Sukumar mukhopadyay : Criminal Justice system—in relation to fiscal laws

Criminal Justice system—in relation to fiscal laws (part ii)

Intelligence, Information, Seizure:
  Collection of intelligence is followed by verification when it becomes information which should be enough to form a reasonable belief that a place can be searched or goods seized. 
Examples:-In a case of cameras threatened to be seized by officers of customs,  where there were  very old cameras in an established shop in Calcutta, the officers were punished for threatening to seize without reasonable belief. In another case where an intelligence was verbally supplied by a political bigwig , no search was made since on verification it was found that the intelligence report was false. So there was no reasonable belief and no seizure was necessary.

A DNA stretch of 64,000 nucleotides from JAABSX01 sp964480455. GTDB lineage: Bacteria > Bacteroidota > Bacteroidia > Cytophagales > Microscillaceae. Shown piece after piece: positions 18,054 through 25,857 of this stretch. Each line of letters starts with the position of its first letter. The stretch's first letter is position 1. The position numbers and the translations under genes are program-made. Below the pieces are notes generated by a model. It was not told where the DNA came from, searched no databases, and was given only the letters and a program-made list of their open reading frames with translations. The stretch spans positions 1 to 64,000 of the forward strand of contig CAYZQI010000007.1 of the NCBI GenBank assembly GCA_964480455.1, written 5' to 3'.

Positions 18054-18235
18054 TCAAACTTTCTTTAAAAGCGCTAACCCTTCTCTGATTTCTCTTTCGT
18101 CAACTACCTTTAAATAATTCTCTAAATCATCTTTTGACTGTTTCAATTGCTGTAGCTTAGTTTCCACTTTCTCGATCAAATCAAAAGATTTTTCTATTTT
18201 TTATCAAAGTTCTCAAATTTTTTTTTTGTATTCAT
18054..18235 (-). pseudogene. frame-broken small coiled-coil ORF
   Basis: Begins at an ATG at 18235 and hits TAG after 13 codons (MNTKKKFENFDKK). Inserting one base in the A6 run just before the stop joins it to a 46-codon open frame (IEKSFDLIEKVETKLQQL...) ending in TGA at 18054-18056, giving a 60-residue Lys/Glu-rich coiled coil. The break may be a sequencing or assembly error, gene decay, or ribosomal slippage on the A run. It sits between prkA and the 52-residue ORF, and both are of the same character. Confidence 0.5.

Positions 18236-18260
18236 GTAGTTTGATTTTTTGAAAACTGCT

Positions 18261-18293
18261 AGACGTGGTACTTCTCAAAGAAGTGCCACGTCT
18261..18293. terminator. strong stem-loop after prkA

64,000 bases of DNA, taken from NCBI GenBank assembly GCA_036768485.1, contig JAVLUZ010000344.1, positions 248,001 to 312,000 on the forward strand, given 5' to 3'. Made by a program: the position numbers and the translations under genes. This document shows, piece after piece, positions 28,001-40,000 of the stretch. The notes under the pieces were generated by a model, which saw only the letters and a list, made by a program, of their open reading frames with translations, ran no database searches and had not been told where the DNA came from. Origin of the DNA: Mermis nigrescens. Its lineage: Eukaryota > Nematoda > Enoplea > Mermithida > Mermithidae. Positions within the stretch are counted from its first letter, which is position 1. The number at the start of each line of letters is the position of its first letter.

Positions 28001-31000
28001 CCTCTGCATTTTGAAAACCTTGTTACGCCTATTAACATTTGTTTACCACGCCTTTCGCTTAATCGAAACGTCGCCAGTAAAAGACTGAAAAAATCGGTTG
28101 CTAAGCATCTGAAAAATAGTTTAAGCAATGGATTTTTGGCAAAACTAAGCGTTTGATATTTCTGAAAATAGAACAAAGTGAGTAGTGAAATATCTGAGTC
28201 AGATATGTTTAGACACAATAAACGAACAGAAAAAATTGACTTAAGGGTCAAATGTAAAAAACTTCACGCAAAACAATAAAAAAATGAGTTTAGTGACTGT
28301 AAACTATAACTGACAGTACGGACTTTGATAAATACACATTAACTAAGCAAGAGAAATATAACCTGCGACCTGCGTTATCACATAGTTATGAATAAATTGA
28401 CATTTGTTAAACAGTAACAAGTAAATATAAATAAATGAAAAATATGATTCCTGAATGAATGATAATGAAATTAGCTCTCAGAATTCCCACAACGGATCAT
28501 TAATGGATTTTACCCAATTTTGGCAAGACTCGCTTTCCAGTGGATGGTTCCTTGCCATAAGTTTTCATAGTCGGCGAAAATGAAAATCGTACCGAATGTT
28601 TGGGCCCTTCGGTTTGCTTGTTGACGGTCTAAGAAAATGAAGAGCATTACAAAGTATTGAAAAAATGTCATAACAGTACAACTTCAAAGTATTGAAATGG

Reasonable belief—  Reason to belief is an expression which occurs in Section 100 & 101(power to search), 103 (power to screen or x-ray bodies), 104 (power to arrest), 105 (power to search premises), 106 (power to search conveyances), and 110 (seizure of goods, documents).  “Reasonably require for the purpose of ascertaining...” is an expression which occurs in Section 106A in regard to power to inspect goods and accounts.  Reasonable belief is an expression which occurs in Sections 110 and 123 of the Customs Act relating to discharging of burden of proof.